ARP LogoARP Logo

Food Animal
 Well-Being

1993
Conference Proceedings and Deliberations

USDA and Purdue University
Office of Agricultural Research Programs
West Lafayette, Indiana

NOTICE: All Papers are in Portable Document Format (PDF). (NOTE: This requires Acrobat Reader.)

Additional copies of Food Animal Well-Being 1993 -Conference Proceedings and Deliberations are available for $2.00 (including shipping). To order, send check or money order to, or for permission to reprint, contact: Purdue University Office of Agricultural Research Programs 1140 Agricultural Administration Building Purdue University West Lafayette IN 47907-1140.

Publisher and Copyright Information

Aknowledgments

Preface

The scope of the Food Animal Well-Being Conference and Workshop was confined to topics that might aid in assuring an appropriate climate for food animal agriculture to prosper, retaining economic viability without sacrificing social acceptability. Research and educational programs of the scientific community, which are inextricably linked to animal agriculture, were the primary thrust of the conference agenda. The conference also attempted to build on the research priorities established at FAIR '95.

Farmers have a history and tradition of good care and husbandry of their herds and flocks. Current public policy issues related to animal well-being/welfare trace to origins in Victorian England and the emergence of the antivivisection movement during the 19th century. At the beginning of the 20th century, the humane movement developed and spread to the United States, with primary concerns focused on the use of animals in medical science. A more recent development in the U.S. has been the emergence of an animal rights movement which advocates legislation restricting most animal uses, including their use for food and fiber production. Because of the current diversity among animal advocates, the animal well-being/welfare issues being raised in recent public debates are complex and have combined scientific, legal, regulatory, ethical, and economic ramifications. Increasing concerns have been expressed by animal activists and other segments of the public regarding the ethics of animal usage for human purposes, including research and food production; the humaneness of modern production practices and systems; the effect of large confinement operations on animal health and the environment; and the interrelationships between biological efficiency and modern monocultural farming operations. The food animal producers and industries, scientific community, governmental agencies, and consumers of animal products are major stakeholders in a successful resolution of the public issues advanced by animal activists.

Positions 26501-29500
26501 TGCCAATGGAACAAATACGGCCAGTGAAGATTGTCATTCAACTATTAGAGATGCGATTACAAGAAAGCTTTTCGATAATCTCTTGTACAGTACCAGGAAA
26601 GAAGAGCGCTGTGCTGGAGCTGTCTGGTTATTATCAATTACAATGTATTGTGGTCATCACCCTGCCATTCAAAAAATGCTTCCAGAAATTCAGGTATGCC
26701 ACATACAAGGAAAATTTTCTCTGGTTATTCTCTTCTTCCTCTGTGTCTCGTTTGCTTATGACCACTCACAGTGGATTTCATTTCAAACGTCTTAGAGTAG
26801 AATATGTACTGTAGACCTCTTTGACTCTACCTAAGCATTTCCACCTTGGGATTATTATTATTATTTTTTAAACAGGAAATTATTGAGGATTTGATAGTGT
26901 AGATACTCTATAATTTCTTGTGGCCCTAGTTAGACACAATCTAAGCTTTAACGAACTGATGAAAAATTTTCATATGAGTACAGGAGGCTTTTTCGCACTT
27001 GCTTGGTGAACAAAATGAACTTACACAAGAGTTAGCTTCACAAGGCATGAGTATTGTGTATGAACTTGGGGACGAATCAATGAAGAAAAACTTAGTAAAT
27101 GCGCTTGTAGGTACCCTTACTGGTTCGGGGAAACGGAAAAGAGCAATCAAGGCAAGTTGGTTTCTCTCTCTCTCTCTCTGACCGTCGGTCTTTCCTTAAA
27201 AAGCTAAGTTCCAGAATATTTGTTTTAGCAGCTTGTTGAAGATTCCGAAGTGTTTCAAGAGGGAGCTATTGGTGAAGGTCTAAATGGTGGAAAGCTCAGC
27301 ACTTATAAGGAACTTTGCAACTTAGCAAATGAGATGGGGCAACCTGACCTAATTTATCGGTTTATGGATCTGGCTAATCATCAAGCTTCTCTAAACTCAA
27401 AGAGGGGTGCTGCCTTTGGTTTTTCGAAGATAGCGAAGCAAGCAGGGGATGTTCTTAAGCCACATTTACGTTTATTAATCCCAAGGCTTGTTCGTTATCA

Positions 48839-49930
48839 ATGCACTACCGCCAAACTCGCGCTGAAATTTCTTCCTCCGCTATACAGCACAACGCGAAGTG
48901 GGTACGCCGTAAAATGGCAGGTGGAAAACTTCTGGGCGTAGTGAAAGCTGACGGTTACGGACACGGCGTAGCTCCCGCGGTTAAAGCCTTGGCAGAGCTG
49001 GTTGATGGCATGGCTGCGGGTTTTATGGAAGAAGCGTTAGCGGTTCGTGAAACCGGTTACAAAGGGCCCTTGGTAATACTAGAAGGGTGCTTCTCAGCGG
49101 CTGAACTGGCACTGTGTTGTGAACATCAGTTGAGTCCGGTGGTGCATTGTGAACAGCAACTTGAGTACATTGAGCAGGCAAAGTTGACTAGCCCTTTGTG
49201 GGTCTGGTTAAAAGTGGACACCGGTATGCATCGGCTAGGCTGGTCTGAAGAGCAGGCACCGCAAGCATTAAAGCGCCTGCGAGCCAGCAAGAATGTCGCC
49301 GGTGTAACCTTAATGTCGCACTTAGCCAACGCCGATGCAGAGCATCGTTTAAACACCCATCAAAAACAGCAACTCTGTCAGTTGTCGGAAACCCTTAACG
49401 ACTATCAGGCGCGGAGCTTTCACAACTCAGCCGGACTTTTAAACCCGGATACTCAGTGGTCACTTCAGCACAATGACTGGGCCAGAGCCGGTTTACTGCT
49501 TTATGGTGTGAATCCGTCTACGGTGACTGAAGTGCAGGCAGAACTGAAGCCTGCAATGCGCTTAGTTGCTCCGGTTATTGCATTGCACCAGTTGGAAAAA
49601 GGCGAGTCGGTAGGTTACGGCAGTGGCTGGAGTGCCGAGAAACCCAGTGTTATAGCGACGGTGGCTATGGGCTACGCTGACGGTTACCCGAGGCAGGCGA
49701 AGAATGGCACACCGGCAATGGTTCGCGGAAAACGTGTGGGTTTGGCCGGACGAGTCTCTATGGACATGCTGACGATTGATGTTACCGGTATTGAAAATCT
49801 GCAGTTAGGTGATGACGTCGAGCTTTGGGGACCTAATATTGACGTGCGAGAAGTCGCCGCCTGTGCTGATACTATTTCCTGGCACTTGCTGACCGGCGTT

The present is a prologue to the future. Bold actions by the stakeholders are necessary to ensure a viable animal agriculture; a safe, stable supply of quality animal products; and the proper stewardship of farm animals in the future. Numerous seminars, conferences, and workshops have addressed animal well-being/welfare as a public concern, but most meetings have focused on laboratory animals used in biomedical experimentation. Fewer conferences have dealt with the well-being of food animals in agricultural research and/or production agriculture. None have fully addressed in a deliberative fashion the broad interrelationships among and appropriate roles for the scientific community, USDA and other governmental agencies, producer and industry organizations, and animal protection advocates in resolving public concerns related to well-being and the humane care and use of farm animal species.

The conference whose proceedings and deliberations are presented here was jointly planned and hosted by Purdue University and the U.S. Department of Agriculture. The uniqueness of this conference was the breadth of expertise and experience represented by its participants and the breadth of its commitment to an open forum including all aspects of existing food animal well-being issues. It encouraged the expression of divergent points of view with the purpose of creating a better understanding among the participants and of fostering mutual respect. Participants were targeted by invitation to represent important scientific disciplines and other major stakeholders. This provided for the inclusion of broad-based expertise and of knowledgeable but diverse viewpoints on food animal well-being in the workgroup deliberations.